Fat loss is a key manifestation of CANDLE (1, 3, 3032). It can be seen in most patients before the age of two, but it is progressive and may take some years to become fully developed. The loss of subcutaneous fat usually starts on the face and progresses to the trunk and upper limbs. The lower limbs are usually less affected. The cause of lipodystrophy is not well known, but it can be related to chronic inflammation involving the fatty tissue (33, 34). Alternatively, increased expression of proinflammatory cytokines in adipose tissue and reduced secretion of adiponectin and leptin may be involved (35, 36). An intense type 1 IFN signature is believed to be associated with fat loss in children with lipoatrophic panniculitis (37), which reinforces the role of IFN in CANDLE syndrome. Type 1 IFNs may be toxic to adipocytes, as is suggested by the development of lobar panniculitis with lipophagia and lipoatrophy in patients treated with intramuscular injections of IFN-β (38, 39).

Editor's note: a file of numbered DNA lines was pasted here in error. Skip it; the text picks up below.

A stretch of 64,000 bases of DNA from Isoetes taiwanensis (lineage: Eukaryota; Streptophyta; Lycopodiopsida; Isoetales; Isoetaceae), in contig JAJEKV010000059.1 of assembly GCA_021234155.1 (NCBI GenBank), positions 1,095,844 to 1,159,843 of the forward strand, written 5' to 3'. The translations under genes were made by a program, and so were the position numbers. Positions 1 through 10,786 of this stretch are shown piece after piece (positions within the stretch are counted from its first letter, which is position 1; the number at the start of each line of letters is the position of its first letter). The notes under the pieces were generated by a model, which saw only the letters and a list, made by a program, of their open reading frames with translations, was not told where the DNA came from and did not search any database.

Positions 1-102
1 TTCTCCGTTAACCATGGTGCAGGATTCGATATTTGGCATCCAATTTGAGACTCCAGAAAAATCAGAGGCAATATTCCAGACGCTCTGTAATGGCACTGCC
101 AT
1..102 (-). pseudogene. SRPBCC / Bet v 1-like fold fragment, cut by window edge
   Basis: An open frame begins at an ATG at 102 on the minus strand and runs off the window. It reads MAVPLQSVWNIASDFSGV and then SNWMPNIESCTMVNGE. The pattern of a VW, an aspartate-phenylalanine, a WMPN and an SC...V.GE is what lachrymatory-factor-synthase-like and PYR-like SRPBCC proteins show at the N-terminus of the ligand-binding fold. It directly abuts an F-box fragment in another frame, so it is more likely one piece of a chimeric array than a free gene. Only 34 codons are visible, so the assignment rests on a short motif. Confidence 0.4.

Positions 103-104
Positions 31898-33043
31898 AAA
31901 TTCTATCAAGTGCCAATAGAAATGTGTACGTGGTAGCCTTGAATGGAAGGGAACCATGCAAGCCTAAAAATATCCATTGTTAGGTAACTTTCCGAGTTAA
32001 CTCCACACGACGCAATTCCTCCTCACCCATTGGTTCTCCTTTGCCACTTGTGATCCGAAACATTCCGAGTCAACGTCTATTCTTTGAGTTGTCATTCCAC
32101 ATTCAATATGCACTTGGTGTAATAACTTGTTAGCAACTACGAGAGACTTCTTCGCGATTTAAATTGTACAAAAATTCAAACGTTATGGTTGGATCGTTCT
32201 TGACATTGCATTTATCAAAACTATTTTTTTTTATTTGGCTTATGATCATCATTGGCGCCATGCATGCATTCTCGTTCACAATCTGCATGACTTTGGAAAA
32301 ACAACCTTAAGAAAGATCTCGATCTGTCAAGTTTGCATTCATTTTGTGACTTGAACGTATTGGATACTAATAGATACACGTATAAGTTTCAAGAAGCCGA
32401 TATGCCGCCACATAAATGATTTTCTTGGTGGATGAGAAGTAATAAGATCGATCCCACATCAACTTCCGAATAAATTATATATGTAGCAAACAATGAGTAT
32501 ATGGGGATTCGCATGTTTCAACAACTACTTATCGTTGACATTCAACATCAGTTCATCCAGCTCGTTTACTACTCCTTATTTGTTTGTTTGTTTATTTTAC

Lipodystrophy and the typical skin lesions confer to CANDLE patients a unique phenotype. On the face, the loss of fat on the cheeks and the periorbital and periocular edemas are pathognomonic (1). In adulthood, the eyelids and the lips are retracted, causing a false proptosis and exposure of the teeth; coupled with the severe fat loss, these features cause an unmistakable appearance (4). On the limbs, a progressive fat loss, coupled with muscle wasting (see later), is seen. A prominent abdomen may be related to increased visceral fat, which remains the only fat storage capability of the patient. An increased distance between nipples is also typical in CANDLE (1). Metabolic disturbance due to absence of body fat can also impair hydrocarbon metabolism and lead to acanthosis nigricans and hirsutism.

General Examination